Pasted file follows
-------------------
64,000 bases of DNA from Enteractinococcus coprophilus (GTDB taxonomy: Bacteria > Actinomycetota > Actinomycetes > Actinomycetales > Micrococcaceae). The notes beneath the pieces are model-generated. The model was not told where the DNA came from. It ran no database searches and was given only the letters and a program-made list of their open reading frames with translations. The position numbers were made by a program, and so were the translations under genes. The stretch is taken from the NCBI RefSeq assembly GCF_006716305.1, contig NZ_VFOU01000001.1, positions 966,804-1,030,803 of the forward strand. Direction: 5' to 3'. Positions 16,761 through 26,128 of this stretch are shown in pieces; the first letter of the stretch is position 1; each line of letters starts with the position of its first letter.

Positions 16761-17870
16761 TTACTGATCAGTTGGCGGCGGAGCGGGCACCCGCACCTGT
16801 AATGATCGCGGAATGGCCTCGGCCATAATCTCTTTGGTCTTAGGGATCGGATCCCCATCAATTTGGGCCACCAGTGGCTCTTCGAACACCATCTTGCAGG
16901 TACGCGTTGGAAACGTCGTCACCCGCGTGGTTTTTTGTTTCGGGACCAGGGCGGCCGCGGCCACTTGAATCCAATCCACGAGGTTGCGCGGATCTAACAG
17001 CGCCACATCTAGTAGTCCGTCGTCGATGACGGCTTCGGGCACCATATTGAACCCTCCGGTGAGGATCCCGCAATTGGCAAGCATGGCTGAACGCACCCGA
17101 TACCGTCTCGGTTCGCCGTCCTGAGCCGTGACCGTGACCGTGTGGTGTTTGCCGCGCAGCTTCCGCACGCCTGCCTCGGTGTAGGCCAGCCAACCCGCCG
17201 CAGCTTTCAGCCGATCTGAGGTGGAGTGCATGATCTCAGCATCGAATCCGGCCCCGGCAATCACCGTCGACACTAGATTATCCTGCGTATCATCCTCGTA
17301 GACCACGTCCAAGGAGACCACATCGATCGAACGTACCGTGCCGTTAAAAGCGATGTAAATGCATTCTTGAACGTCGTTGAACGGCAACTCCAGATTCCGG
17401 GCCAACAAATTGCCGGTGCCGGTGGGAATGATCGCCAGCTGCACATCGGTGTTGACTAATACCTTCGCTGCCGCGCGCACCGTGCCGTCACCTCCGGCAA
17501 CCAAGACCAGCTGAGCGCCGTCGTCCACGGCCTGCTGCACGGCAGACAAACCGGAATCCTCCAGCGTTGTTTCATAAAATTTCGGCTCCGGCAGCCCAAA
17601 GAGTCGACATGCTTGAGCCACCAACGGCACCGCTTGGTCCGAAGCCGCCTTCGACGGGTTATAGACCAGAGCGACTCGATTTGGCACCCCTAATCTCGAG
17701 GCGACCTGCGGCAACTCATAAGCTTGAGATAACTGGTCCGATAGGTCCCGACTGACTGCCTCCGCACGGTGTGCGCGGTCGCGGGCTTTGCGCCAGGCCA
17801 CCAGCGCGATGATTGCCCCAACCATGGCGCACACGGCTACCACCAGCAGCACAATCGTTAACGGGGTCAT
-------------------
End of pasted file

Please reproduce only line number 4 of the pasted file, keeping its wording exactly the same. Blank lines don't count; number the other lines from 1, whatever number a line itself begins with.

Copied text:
16801 AATGATCGCGGAATGGCCTCGGCCATAATCTCTTTGGTCTTAGGGATCGGATCCCCATCAATTTGGGCCACCAGTGGCTCTTCGAACACCATCTTGCAGG